I currently work in Vienna, Austria and have been in manual functional testing for almost 5 years, until last year I joined a new cross functional team as a dedicated QA and Test Automation Engineer. I’m supposed to write tests in RSpec and mock external services in order to set up system tests for our payment backend systems. My Ruby knowledge is still basic and I need a mentor to cross check my learning goals and progress. At the moment I’m learning and figuring out the automation game on my own and I’m not happy with my progress as I don’t have clear milestones. Guidance will be highly appreciated!
I am so wanting to have someone tell me I am pronouncing that name in my mind totally wrong now. So I think that firstly you are working in a regulated industry so your tool choices are going to be limited, and the tools might be really ugly looking. As with all software engineering, it’s the outcomes that matter and you will have to force yourself to love the tools, I would get the boss to put my on a paid for training module or two in Ruby or other, the free programming setups out there are very unfocused and are not good places to ask questions of the trainers that will accelerate your learning.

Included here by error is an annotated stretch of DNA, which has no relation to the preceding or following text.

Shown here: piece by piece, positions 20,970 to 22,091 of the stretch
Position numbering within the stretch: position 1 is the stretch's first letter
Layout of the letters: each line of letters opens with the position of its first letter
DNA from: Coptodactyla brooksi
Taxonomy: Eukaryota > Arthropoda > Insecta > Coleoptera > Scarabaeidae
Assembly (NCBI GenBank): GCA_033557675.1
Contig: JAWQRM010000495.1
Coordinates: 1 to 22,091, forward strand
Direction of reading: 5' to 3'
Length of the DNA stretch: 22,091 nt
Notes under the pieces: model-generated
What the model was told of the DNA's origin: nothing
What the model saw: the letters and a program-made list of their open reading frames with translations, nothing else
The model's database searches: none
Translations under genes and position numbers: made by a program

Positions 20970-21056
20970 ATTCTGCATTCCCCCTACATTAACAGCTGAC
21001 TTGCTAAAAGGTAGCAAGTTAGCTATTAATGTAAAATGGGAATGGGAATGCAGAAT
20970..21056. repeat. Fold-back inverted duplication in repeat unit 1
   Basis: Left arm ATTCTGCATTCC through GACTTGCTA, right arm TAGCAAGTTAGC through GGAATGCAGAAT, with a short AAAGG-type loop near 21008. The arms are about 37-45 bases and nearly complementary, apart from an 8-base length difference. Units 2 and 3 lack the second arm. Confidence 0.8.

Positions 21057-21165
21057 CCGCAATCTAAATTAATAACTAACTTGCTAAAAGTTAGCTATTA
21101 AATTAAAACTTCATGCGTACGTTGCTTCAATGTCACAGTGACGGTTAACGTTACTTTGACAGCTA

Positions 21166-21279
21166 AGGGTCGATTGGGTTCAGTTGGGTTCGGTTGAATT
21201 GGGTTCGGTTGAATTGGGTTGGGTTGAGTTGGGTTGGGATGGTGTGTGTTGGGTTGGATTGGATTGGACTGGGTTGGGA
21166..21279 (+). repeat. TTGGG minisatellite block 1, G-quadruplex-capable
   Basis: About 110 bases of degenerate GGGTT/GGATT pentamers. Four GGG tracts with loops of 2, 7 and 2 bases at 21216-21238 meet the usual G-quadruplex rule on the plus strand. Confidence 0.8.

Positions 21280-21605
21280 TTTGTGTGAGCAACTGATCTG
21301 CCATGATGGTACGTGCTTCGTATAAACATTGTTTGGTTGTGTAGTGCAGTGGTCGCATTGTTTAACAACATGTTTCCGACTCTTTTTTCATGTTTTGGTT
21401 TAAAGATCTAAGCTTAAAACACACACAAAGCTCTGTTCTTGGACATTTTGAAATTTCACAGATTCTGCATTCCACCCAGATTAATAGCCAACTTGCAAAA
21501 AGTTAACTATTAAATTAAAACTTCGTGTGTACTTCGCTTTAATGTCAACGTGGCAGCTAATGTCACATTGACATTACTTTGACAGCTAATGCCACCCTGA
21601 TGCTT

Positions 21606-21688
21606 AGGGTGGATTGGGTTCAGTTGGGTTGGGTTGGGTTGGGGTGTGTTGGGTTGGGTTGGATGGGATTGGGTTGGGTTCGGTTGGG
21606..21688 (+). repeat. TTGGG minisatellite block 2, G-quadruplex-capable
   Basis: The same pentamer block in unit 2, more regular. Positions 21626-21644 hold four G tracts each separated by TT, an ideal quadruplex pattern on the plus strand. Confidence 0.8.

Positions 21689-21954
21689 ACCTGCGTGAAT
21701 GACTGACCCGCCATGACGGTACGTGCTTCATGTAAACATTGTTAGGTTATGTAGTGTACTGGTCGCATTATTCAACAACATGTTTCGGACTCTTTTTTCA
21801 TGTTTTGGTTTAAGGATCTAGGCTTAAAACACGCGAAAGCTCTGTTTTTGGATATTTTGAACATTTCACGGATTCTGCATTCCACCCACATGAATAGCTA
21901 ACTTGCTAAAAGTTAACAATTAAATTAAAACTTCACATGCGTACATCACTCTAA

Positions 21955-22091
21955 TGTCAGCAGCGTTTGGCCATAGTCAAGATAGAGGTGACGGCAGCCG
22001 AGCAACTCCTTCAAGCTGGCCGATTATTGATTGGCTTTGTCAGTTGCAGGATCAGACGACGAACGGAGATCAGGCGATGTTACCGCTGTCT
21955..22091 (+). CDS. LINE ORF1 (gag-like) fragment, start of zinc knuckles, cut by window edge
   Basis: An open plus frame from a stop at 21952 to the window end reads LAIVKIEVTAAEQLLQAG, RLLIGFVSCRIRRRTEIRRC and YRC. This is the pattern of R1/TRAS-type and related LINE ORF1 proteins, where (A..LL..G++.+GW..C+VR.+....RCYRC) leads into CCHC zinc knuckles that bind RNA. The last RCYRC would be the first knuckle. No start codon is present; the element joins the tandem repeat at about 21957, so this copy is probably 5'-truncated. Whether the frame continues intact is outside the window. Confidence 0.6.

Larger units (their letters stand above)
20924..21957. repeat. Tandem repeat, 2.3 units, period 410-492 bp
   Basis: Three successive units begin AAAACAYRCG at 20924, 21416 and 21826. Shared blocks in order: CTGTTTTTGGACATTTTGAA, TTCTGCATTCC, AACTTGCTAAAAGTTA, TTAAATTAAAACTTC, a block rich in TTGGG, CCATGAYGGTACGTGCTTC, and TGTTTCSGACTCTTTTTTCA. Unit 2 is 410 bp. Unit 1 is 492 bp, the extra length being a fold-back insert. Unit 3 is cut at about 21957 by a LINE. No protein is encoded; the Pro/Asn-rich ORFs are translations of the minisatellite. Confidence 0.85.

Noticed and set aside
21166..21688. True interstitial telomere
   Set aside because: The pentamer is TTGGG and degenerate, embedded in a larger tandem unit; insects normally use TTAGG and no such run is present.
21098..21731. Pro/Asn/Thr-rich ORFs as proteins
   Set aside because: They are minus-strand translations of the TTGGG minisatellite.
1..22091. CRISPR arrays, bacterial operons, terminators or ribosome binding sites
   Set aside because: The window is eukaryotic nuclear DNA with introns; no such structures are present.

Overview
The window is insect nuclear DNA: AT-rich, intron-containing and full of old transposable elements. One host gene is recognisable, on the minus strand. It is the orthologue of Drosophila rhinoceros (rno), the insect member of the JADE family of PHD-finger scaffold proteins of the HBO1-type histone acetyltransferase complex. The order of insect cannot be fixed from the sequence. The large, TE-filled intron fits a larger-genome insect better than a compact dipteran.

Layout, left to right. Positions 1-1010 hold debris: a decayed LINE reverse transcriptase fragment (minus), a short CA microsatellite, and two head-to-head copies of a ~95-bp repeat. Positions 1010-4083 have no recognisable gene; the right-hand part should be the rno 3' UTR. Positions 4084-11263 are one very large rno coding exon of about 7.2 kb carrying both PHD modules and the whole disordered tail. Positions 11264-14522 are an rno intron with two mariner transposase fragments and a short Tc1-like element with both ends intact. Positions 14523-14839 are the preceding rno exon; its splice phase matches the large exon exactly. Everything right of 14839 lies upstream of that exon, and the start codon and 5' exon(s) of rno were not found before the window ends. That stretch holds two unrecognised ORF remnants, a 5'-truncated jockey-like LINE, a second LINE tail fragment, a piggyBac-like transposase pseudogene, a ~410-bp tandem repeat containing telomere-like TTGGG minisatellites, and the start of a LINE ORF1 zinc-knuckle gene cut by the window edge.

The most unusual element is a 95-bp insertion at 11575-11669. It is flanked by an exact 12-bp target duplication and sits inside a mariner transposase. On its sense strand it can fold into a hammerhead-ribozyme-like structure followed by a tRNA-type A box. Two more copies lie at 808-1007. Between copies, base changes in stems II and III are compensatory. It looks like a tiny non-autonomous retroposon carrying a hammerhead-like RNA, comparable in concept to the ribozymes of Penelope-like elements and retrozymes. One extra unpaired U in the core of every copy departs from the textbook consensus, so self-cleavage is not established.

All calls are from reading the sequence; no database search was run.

I guess the biggest challenge is that manual testing looks at the whole, while automation looks at interfaces, architecture, interactions and system structure very differently. It might feel like initially you are not progressing or not focused. Software mocks are not easy, I am glad I don’t work in a regulated industry that forces you to use them everywhere. But that is probably one reason it feels like you are not progressing, good external training courses should help. As will taking a break from some areas you struggle with, for a while. It has been a tough year.
Thanks Conrad, that was a relief!
You don’t have to worry about my long name, everybody calls me Heba
Heba, I think it’s a ongoing thing for many many test engineers, because our tasks as so often our own, that remaining motivated and feeling productive is actually all down to ourselves. It’s a basic human trait to slow down when things start to go badly for you, we are wired to be cautious at these times. And lockdown subconsciously makes it harder to remain motivated, which probably means you need to eat more cake. I’m not a medical person, but that means you want to do things that make you feel happy, and will help you perform better.
Another common way of coping is to count all the good things you did recently. So having small goals and celebrating them gets more important, especially as cake is probably not good for you. Doing small things that make you feel safe will lift your mood and make you more productive.
Such a considerate and valuable advice, I really needed to hear that I’ve always felt guilty about my dropping motivation. Thank you so much for being so thoughtful!